The Ones That Got Away

When you're as busy as I am, with upward of ten performances a day as well as multiple film openings to cover a week, sometimes there just isn't enough time to review everything and see, and some movies just fall through the cracks.

That's what happened with three films that opened in the last few weeks. I loved all three, and a some rank among the very best of the year. But somehow, through a combination of not being able to find the time, or just having seen them too long ago to do justice to them in a full review, I never got around to reviewing them. So to rectify that, here are three capsule reviews to help me play a little catch up.


Tamra Davis' vibrant, energetic documentary tells of the short, extraordinary, and ultimately tragic career of Jean-Michel Basquiat, a graffiti artist turned world renowned painter who shook up the art world in the 1980s before his untimely death at the age of 27. Through intimate interviews by Davis with Basquiat himself, and friends and colleagues who knew him, Jean-Michel Basquiat: The Radiant Child paints a fascinating portrait of an unlikely rise to stardom. The film traces his journey from graffiti artist on the streets of New York, to art world superstar, hobnobbing with the likes of Andy Warhol and Julian Schnabel. It's a lively and powerful portrait of an artist as a young man who never became old. At the end, however, Basquiat remains the enigma he was at the beginning. But that, I think, is exactly how he would want it.


From the creators of the acclaimed Up the Yangtze comes another compelling portrait of modern China. This time they are examining the plight of Chinese migrant workers, whose annual journey home for Chinese New Year is the largest human migration in the world. The film follows a family of migrant workers - two parents who only see their children once a year to be able to support them, and their teenage daughter who rebels by dropping out of school and becoming a migrant worker herself. Uses this intimate portrait of family drama as a microcosm of greater societal issues, capturing a poignant image of the lengths poor Chinese families go to provide for their children, providing cheap labor to huge manufacturing plants exporting to Western countries.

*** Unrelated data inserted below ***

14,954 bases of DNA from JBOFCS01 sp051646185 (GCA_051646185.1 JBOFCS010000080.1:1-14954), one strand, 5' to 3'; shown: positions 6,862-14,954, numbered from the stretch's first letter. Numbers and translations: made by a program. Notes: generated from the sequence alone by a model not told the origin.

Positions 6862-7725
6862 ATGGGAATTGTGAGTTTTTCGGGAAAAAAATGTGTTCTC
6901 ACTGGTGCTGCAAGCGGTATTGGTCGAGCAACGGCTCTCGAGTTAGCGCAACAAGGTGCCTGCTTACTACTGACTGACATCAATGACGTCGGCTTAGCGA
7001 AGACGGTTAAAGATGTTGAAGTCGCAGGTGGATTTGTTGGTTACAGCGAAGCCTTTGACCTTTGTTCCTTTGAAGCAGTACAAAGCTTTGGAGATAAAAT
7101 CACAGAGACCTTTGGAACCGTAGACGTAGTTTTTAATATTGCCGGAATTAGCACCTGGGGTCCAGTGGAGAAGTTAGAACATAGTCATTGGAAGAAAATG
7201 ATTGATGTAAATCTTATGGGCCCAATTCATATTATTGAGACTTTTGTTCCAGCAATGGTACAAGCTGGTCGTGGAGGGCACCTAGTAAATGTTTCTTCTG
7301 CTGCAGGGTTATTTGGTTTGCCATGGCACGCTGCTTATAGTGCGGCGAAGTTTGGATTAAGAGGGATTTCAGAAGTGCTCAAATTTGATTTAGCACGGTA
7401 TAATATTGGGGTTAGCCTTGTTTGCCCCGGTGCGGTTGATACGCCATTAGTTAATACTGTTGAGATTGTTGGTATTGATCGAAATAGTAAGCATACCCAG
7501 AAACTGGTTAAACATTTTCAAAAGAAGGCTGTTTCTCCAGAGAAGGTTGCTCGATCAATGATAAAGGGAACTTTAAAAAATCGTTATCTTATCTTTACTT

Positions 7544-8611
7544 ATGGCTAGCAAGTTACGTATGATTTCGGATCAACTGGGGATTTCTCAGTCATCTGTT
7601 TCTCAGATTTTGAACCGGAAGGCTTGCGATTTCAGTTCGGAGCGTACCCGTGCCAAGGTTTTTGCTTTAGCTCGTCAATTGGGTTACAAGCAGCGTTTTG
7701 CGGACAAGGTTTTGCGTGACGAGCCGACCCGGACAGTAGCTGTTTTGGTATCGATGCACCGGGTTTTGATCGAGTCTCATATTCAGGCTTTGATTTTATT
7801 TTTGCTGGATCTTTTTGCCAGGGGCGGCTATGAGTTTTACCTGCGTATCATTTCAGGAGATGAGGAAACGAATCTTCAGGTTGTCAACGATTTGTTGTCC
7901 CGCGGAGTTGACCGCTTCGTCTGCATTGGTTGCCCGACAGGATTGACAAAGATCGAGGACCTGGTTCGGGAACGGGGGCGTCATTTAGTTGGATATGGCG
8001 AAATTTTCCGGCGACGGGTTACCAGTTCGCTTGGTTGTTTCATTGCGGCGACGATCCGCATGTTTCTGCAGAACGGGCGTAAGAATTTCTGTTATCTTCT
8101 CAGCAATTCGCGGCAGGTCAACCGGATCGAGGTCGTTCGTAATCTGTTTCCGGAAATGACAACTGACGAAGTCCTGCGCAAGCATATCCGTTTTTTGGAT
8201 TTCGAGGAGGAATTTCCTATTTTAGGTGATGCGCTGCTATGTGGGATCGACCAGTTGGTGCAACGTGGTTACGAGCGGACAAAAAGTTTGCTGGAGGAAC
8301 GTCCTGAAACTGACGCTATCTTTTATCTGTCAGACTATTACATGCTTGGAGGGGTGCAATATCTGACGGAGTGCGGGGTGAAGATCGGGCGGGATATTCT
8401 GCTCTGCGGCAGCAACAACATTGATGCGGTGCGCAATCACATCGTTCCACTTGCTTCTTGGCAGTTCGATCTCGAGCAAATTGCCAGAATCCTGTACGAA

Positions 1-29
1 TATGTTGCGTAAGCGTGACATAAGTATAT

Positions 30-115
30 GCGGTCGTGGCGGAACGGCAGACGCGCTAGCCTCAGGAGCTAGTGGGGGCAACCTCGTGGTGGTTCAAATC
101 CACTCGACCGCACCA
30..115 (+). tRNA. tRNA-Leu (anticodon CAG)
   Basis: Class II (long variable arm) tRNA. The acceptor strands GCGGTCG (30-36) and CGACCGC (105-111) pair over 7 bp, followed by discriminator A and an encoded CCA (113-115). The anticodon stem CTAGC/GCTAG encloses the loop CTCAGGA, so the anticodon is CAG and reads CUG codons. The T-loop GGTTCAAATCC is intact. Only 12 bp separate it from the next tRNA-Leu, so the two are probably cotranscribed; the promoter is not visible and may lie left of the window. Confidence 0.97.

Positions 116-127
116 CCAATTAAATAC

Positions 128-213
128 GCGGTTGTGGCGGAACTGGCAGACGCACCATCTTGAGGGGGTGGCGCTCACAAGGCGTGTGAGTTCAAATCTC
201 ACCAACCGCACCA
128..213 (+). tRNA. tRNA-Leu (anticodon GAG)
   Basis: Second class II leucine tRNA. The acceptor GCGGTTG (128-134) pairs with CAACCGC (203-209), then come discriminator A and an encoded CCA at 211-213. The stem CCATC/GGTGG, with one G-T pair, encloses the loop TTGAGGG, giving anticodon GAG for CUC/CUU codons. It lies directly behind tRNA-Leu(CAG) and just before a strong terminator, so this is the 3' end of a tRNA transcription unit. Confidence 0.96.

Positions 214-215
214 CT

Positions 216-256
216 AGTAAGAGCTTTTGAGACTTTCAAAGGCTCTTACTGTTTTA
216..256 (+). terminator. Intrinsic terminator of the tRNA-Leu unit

Many moments in the film almost seem too intimate, as we play witness fights and arguments within the family that seem so private that we should look away. Yet director Lixin Fan refuses to let us look away in this haunting film that is just as powerful as any fictional drama. Just as Jia Zhang Ke's narrative films are capturing an unblinking and deeply moving portrait of modern China, so to are the documentaries of Lixin Fan and Yung Chang, who are piecing together a chronicle of the ever-changing face of China, as it lurches from ancient tradition to modernity.


Fatih Akin, director of Head-On and The Edge of Heaven isn't exactly known for comedy. But his latest film, Soul Kitchen, goes down easy. It's a
warmhearted, charming comedy about a young restaurateur whose restaurant, "Soul Kitchen," becomes a local hot spot filled with strange characters. But when his convict brother accidentally gambles it all away, he is forced to find a way to regain his livelihood and get his life back together.

It's a charming film, a kind of pure entertainment that seems to suit Akin very well. He directs with supreme confidence, and while it is indeed a stylistic departure for him, it would be impossible to tell without knowing his previous work.
It's head and shoulders above this summer's multiplex comedies. Soul Kitchen is a breezy, entertaining confection filled with heart and, yes, soul.


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